c. Daisy Lane Paul

Painted Bunting Spotted in Prospect Park

December 2, 2015

Winter may be on the horizon, but that’s not stopping one particularly colorful character from making a stopover in Prospect Park, a National Audubon-designated Important Bird Area. The now-famous male painted bunting was spotted near the LeFrak Center at Lakeside this week, and local media outlets and bird-lovers alike have converged to catch a glimpse. And with good reason: while less-colorful female painted buntings have been spotted in the area as recently as 2011, this is the first recorded sighting of a male painted bunting in Brooklyn in recent memory.

The multi-colored member of the cardinal family is likely bound for Florida or Central America for the winter, but was drawn to this area of the Park due to an abundance of shelter and seeds to forage and eat. As part of the creation of Lakeside, one of the Park’s newest attractions and the most ambitious restoration project in the history of the Park, the Prospect Park Alliance transformed a 300-spot parking lot into an additional three acres of green space and wildlife habitat – a perfect respite for migrating bird species like the painted bunting. Learn more about the Alliance’s  environmental preservation work and about birdwatching activities in the Park.

Elizabeth Keegin Colley

Explore Fall Migration

September 17, 2015

Grab your binoculars and tread quietly. Warblers and other songbirds are making their annual migratory journey through Prospect Park. Located along the Atlantic Flyway, Prospect Park is an important destination for birdwatching, and this month is a peak time for the fall migration as birds head to warmer climes.  

Look for rare and familiar species, such as the American Redstart and Warbling Vireo, searching for insects on tree trunks in the Park’s woodland Ravine. Keep your ears open because these delightful creatures will likely be heard before they are seen. For those with sharp eyes, majestic raptors, such as Red-tailed Hawks, can be spotted soaring above the Long Meadow, while Osprey circle the Lake in search for food. Later in the season, look for other waterfowl in the Park, including the American Coot and the Northern Shoveler with its colorful body and black spoon-shaped bill.

At the Prospect Park Audubon Center, the Prospect Park Alliance and Brooklyn Bird Club offer a number of ways to enjoy this ultimate birding season, including Early Morning Bird Walks, Radical Raptor activities at Pop-Up Audubon, and the Bird Nerd Game Hour at the Audubon Center.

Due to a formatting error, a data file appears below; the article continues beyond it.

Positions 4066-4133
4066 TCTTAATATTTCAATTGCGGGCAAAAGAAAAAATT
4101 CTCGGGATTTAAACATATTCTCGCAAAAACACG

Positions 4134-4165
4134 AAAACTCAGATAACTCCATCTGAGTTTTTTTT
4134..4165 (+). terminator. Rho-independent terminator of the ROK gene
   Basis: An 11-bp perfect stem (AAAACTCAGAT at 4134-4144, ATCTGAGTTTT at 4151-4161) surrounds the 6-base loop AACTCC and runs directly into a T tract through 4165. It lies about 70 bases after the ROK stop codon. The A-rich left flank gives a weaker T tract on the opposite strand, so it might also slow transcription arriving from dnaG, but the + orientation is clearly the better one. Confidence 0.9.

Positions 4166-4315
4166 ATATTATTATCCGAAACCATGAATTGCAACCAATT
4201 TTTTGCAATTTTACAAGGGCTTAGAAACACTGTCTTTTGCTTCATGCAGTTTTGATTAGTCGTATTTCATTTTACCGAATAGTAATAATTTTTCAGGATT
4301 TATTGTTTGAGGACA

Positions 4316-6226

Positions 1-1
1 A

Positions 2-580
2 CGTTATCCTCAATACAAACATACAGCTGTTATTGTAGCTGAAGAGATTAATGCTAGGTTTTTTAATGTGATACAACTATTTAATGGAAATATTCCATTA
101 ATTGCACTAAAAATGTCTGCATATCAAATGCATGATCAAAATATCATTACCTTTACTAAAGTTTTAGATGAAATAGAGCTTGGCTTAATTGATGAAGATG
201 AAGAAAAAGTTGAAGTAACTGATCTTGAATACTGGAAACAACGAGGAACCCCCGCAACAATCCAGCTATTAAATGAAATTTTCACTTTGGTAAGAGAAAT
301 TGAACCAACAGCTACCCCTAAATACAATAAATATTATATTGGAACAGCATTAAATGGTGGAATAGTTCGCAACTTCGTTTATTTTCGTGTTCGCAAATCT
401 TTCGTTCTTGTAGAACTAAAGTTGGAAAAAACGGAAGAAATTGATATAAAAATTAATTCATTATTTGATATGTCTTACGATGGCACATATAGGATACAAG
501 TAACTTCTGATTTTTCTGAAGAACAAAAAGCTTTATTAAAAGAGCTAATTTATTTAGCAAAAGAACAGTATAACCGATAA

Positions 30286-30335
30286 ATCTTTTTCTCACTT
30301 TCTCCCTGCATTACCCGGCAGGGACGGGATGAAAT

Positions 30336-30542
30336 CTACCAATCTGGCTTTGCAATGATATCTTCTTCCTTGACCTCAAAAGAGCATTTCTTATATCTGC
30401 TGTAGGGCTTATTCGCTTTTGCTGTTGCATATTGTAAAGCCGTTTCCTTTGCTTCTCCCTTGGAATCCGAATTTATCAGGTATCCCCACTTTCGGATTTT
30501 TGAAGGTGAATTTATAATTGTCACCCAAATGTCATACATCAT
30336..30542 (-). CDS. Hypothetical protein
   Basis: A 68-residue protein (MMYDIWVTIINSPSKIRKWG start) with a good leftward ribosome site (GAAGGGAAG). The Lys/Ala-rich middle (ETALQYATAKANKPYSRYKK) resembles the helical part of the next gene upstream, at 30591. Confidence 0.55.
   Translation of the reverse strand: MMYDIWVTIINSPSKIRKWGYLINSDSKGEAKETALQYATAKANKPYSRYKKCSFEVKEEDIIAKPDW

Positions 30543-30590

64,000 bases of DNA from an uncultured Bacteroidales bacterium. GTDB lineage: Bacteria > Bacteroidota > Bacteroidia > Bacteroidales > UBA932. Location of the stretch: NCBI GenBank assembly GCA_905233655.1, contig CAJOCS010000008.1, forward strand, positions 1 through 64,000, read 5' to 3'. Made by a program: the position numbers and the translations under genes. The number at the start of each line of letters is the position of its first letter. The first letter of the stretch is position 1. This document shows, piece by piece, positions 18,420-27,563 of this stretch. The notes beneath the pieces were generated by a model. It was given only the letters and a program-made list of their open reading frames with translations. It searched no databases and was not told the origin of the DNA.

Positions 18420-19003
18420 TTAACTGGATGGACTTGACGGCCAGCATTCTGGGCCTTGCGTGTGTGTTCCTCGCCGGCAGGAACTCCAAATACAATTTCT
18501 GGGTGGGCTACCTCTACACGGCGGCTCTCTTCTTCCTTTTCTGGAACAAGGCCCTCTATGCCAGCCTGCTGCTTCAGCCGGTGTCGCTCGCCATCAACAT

Check out our calendar for all birdwatching events.

c. Karen O'Hearn

Enjoy Fall Migration in Prospect Park

September 2, 2014

With over 200 species of birds spotted in Prospect Park each year, bird watching is one of the more tranquil ways to enjoy the Park, and September is peak season for fall migration. The Park’s location along the Atlantic Flyway led to its designation as an important birding area by the National Audubon Society, and the creation of the Prospect Park Audubon Center, the first of its kind in an urban park.

If you own a pair of binoculars, a bird guide and an adventurous spirit, take a stroll through Prospect Park and try to spot the wide variety of southbound birds, such as the aptly named “Yellow-Rumped Warbler” (see photo), which begins to migrate through Prospect Park in mid-September. One of our favorite bird watching routes begins at the Boathouse. Head over the Lullwater Bridge, then turn right on the woodchip path. Follow the trail around to the Peninsula where you might find Pine Warblers, Red Starts, as well as Baltimore Orioles. After a stroll around the Peninsula, hike up Lookout Hill to see if you can spot migrating raptors and more.

If bird watching is a newer interest, or first time endeavor, join the Prospect Park Alliance for a range of bird watching programs through its Audubon Center. The Brooklyn Bird Club leads an introduction to bird watching on Saturdays at noon, and early morning bird walks the first Sunday of the month at 8 am. Children and their caregivers can enjoy Blooming Naturalists, which takes place every Thursday and Friday at 1 pm, Family Bird Watching the second Saturday of every month at 10 am, and also Pop-Up Audubon, which takes place at locations throughout the park every Saturday and Sunday. The theme for September’s Pop-Up Audubon is Radical Raptors, and don’t miss out on Raptor Fest, the annual Alliance and Urban Park Rangers event on Sunday, October 5, which features hawks, falcons, owls and other birds of prey.

Check out our Events Calendar for more information on bird watching in Prospect Park. Spot any interesting birds? Share your photos with us on Facebook, Instagram or Twitter with hashtag #prospectparkbirds.